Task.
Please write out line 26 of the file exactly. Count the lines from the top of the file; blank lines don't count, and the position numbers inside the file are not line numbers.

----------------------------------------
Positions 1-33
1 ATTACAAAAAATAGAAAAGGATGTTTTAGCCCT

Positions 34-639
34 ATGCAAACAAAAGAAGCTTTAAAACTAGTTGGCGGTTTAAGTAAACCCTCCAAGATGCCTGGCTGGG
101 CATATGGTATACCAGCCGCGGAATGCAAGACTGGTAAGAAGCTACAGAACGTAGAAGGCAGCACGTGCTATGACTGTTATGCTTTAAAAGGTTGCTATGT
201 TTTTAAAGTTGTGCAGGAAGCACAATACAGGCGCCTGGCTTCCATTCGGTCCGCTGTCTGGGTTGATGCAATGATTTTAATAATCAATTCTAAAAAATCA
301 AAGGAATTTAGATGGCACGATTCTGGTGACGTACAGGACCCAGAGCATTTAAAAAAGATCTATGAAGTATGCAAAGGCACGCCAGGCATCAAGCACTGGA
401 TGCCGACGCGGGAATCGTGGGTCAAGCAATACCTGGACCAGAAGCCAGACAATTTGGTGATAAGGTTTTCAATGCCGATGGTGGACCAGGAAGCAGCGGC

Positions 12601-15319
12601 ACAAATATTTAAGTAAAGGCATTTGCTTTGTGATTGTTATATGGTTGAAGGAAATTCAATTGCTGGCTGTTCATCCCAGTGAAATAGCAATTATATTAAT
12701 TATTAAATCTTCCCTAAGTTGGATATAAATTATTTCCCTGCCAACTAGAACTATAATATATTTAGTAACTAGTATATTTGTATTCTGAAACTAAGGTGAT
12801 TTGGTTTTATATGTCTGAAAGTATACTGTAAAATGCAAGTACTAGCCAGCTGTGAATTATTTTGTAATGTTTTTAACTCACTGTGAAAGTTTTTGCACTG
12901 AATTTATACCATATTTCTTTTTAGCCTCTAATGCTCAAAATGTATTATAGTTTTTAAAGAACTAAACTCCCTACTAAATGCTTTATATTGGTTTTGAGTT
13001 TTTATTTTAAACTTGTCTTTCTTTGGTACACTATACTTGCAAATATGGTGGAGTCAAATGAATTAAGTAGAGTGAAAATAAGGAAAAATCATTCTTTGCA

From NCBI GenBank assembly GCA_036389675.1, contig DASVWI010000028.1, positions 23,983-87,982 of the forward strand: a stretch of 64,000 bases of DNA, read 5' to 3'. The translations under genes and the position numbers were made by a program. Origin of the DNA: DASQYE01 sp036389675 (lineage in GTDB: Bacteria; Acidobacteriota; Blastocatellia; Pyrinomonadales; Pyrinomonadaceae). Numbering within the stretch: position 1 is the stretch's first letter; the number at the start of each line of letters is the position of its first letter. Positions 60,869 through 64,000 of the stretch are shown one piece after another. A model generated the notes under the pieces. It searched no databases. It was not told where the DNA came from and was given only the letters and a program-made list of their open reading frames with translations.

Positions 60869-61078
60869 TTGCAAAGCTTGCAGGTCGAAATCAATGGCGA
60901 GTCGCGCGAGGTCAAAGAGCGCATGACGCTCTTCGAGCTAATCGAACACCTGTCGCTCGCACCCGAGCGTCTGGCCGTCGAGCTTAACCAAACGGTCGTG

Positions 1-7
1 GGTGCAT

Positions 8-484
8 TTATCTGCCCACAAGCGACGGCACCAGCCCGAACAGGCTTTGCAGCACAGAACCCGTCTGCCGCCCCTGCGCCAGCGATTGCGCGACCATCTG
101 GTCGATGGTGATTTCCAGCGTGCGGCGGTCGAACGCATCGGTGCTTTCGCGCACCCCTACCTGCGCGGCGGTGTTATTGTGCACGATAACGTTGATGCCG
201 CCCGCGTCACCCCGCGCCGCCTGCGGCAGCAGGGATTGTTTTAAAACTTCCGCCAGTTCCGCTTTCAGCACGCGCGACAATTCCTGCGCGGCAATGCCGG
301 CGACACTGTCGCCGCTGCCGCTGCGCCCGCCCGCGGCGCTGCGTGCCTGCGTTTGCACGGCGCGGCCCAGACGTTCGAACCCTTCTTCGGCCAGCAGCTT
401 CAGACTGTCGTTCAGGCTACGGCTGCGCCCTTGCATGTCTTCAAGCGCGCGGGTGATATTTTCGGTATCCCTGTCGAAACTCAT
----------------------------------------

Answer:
401 CAGACTGTCGTTCAGGCTACGGCTGCGCCCTTGCATGTCTTCAAGCGCGCGGGTGATATTTTCGGTATCCCTGTCGAAACTCAT